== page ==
As mentioned in the World Economic Forum, the carbon credit market plays a pivotal role in helping to achieve “a more sustainable and nature-positive future.” Projects focused on this initiative require funding, and the capital markets can be a vital resource when it comes to making these projects come to life.
Like any project, the goal of net zero will take time. Consequently, time is also money, meaning that capital investments will need to be made in order to keep net zero-focused projects moving forward.
“Sadly, nature-based solutions face a $711 billion annual funding gap through 2030 to reach their potential for climate and biodiversity,” the World Economic Forum article noted. “Carbon markets can help close this funding gap, allowing organizations to financially support innovative nature-based projects worldwide by purchasing carbon credits.”
As mentioned in the Financial Times, the capital markets offer carbon project developers an opportunity to receive funding they might not be able to get via other means. For climate-conscious investors who want to also attain future upside in the market, it presents an ideal opportunity.
“As well as trading and using carbon credits, some investors want more long-term involvement in the market, while carbon credit project developers are turning to capital markets to help finance new offsetting schemes,” the Financial Times noted.
2 Carbon Credit ETF Opportunities
The carbon credit market opens up growth opportunities, particularly in parts of the globe where it’s expanding. Europe, for example, is looking to expand the carbon credit market, giving investors an opportunity to capture growth via exchange traded funds (ETFs).
One such opportunity is the KraneShares European Carbon Allowance ETF (KEUA). The fund offers targeted exposure to the EU carbon allowances market and is actively managed.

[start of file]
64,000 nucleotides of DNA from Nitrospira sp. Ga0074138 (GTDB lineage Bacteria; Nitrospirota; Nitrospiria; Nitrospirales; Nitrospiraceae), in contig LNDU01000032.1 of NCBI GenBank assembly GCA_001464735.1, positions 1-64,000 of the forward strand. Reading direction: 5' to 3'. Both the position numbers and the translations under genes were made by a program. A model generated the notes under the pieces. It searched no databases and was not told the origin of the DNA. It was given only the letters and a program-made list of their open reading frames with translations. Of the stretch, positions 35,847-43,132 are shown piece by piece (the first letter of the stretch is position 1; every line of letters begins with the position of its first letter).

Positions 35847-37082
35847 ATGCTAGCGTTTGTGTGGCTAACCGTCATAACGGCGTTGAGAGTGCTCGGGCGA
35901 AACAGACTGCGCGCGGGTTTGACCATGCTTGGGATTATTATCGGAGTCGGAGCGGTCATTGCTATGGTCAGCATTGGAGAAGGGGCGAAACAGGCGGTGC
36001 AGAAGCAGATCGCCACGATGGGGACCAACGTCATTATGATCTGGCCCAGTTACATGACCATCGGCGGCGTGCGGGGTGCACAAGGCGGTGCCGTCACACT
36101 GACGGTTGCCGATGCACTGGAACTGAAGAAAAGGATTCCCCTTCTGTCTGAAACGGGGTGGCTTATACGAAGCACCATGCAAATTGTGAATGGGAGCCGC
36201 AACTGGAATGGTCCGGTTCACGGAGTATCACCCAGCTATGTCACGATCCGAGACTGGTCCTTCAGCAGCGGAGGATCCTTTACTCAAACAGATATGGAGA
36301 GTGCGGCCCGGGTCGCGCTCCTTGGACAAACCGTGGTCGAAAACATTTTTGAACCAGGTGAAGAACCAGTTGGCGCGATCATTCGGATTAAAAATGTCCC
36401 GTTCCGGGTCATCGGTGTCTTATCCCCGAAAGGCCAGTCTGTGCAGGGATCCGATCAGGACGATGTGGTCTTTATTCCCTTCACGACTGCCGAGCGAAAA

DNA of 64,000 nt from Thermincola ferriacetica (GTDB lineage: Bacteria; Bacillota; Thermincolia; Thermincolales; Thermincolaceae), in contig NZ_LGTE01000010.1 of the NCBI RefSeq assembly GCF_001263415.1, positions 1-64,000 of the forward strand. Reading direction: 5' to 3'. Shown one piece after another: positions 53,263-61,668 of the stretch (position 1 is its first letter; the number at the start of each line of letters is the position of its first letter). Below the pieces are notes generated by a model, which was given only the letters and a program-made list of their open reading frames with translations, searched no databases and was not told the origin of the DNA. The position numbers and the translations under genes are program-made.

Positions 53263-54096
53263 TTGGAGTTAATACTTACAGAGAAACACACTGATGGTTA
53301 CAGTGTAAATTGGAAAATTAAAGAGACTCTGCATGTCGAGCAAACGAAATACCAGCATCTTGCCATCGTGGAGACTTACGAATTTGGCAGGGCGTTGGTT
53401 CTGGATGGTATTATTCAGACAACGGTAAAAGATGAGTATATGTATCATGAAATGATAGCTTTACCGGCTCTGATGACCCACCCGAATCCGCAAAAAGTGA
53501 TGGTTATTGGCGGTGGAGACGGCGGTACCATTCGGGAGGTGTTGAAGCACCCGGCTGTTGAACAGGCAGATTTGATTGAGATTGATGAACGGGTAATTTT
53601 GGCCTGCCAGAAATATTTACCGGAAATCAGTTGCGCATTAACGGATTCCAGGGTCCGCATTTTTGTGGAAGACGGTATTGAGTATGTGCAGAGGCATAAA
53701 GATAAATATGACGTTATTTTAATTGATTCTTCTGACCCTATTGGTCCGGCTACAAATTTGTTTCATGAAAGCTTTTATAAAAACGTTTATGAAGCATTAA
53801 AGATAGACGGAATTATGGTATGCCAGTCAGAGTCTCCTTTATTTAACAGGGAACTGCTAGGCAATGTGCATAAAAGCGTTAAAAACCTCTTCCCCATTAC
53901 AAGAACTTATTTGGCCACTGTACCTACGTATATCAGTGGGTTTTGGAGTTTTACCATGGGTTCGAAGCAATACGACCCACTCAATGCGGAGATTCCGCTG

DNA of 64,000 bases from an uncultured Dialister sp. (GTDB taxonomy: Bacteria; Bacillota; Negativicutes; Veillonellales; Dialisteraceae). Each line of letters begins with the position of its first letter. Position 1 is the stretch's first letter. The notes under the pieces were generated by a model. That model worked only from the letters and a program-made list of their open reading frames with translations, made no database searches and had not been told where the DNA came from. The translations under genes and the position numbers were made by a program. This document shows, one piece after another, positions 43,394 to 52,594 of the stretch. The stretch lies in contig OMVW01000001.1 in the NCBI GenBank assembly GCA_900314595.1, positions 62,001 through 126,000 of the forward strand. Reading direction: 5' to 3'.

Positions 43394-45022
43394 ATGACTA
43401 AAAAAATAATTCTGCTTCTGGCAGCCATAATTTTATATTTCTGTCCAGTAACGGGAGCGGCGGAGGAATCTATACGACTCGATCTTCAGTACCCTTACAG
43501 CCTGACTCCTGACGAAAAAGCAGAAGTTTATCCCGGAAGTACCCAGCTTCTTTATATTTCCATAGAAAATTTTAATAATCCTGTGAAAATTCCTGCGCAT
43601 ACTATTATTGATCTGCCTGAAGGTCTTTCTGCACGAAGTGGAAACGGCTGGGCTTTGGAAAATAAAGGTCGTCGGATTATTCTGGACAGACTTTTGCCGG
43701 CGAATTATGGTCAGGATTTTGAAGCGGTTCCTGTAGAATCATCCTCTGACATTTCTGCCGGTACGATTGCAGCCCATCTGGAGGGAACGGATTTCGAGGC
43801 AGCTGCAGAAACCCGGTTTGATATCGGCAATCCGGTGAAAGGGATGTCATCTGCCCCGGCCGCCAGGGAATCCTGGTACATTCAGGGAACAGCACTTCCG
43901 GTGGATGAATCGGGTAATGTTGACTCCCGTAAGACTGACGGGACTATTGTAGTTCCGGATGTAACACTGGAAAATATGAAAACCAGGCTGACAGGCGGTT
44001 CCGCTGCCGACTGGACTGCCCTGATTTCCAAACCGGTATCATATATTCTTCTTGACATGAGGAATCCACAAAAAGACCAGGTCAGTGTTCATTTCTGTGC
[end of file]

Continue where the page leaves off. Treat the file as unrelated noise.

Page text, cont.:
The fund’s benchmark is the IHS Markit Carbon EUA Index, an index that tracks the most-traded EUA futures contracts, a market that is the oldest and most liquid for carbon allowances. The market currently offers coverage for roughly 40% of all emissions from the EU, including 27 member states and Norway, Iceland, and Liechtenstein. KEUA has an expense ratio of 0.78%.
For a more global reach in the carbon credit market, investors may want to consider the KraneShares Global Carbon ETF (KRBN). KRBN tracks the IHS Markit Global Carbon Index, which follows the most liquid carbon credit futures contracts in the world.
As mentioned on its product website, KRBN “introduces a new measure for hedging risk and going long the price of carbon while supporting responsible investing.” In terms of its global reach, the fund includes contracts from the European Union Allowances (EUA), California Carbon Allowances (CCA), Regional Greenhouse Gas Initiative (RGGI) markets, and the United Kingdom Allowances (UKA).
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